Federal Communications Commission chairman Kevin Martin is pushing for adoption of rules intended to help independent programmers gain access to cable systems.
Martin — who wants the rules adopted at the agency’s Dec. 18 meeting — is concerned that new networks can’t break into the business because cable operators favor channels in which they hold ownership interests.
“They are having difficulty getting carriage and they are being squeezed out by other programming that’s affiliated with the [cable] operators,” Martin told reporters last Wednesday.
It was unclear last week whether Martin has the two additional votes needed to enact the regulations.
“We haven’t gotten feedback from the other commissioners that said they would end up being supportive of this,” Martin said. An aide to another FCC member agreed that Martin lacked the necessary support.
Not for the first time, Martin finds himself in a policy battle with the National Cable & Telecommunications Association, the industry’s largest trade group.
NCTA spokesman Brian Dietz said that under Martin’s proposed rules, programmers could use the FCC’s carriage-complaint process to obtain easy access to cable, regardless of the quality of their content. That regime, he added, would lead to higher monthly cable bills.
“The [proposed FCC] order is another example of the chairman’s doublespeak on the subject of cable prices, because the order will effectively obligate cable operators to carry every programming service that demands carriage, which will result in large programming packages that are more expensive,” Dietz said. “The chairman is seemingly oblivious to the fact that forcing more channels into existing programming packages will result in higher prices.”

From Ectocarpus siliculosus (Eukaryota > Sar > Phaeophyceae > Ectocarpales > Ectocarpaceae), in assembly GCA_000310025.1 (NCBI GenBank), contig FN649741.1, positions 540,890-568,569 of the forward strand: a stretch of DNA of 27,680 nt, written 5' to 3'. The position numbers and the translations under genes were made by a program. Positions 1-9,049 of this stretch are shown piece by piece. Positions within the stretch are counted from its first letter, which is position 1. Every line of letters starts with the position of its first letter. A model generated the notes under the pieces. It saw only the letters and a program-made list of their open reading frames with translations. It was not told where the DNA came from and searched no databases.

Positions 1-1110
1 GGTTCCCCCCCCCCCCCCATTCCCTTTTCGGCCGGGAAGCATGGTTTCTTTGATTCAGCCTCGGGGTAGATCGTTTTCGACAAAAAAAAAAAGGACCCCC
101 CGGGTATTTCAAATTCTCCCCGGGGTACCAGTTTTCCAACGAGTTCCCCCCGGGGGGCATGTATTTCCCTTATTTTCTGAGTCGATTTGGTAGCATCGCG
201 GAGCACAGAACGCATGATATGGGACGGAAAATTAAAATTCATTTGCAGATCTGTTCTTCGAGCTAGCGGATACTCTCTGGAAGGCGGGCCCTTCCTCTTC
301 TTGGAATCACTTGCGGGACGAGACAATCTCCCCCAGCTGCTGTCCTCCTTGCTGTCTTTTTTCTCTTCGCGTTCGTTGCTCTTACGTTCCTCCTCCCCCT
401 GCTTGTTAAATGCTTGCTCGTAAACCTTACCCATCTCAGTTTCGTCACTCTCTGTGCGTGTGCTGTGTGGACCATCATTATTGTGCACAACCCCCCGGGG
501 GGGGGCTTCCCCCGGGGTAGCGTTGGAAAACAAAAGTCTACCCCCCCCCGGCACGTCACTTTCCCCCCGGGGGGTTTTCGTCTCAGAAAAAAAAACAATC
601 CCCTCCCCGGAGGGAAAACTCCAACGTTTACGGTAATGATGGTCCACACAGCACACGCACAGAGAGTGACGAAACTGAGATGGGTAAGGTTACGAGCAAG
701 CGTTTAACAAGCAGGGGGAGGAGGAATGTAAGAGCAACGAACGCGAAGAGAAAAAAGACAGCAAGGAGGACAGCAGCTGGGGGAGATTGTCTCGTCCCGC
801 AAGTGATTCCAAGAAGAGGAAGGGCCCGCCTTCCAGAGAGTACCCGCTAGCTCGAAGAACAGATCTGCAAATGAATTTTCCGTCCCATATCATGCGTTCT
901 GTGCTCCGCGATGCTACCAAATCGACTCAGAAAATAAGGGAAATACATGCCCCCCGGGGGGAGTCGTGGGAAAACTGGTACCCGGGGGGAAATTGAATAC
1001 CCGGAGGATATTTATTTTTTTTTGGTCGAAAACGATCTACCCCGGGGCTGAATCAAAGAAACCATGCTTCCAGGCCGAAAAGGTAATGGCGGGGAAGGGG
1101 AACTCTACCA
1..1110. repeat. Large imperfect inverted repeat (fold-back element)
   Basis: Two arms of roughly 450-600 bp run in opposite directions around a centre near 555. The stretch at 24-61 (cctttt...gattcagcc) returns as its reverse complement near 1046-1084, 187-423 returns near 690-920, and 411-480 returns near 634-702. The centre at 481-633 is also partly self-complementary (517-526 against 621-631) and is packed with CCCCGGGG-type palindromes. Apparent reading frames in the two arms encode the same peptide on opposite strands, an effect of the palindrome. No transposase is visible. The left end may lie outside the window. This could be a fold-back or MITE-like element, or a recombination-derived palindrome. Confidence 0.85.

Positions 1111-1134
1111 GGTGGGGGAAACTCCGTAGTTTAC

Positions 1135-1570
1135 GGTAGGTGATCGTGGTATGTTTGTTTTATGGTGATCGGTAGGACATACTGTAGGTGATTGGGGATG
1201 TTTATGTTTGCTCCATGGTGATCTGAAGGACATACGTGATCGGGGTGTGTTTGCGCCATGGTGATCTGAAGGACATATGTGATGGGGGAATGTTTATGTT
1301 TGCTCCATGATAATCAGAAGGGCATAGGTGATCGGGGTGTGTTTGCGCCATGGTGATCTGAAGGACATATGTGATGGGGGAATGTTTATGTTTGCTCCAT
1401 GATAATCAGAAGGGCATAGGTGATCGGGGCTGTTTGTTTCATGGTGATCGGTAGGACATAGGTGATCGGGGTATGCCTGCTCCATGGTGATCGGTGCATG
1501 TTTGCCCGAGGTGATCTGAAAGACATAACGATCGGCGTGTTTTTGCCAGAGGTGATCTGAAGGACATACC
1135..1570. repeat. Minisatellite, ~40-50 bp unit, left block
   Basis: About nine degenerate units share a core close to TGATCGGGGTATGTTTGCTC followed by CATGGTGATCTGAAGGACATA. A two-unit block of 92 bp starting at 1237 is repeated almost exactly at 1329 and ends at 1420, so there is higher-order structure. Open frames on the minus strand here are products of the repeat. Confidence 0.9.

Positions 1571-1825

Martin wants to address the cable rates by getting the FCC to launch a rulemaking on Dec. 18 that would ban cable programmers and TV stations that elect retransmission consent from demanding carriage on the expanded-basic tier that most subscribers purchase. (See story on page 2).
Martin is forcing the other commissioners to vote on the program carriage and channel placement issues at the same time. Adoption of new program carriage rules, however, would not apply to pending complaints filed by NFL Network against Comcast; WealthTV against Time Warner Cable, Bright House Networks, Cox Communications, and Comcast; and Mid-Atlantic Sports Network (MASN) against Comcast. All of those are pending before an FCC administrative law judge.
Specifically, Martin wants the FCC to wrap up consideration of a program carriage complaint within six months. His rules would also clarify how a cable channel could demonstrate discrimination by a cable operator. Cable operators that don’t own cable channels could be the focus of complaints for non-carriage. Lastly, cable channels couldn’t be dropped while their program carriage complaints were pending.
“We applaud chairman Martin for advancing a set of modest but critical reform proposals that would help improve the diversity of ownership in cable programming. This is an issue of basic fairness: Cable companies have been leveraging their enormous market power to shut out independent content,” said Shawn Chang, deputy policy director of Free Press, a group opposed to media consolidation.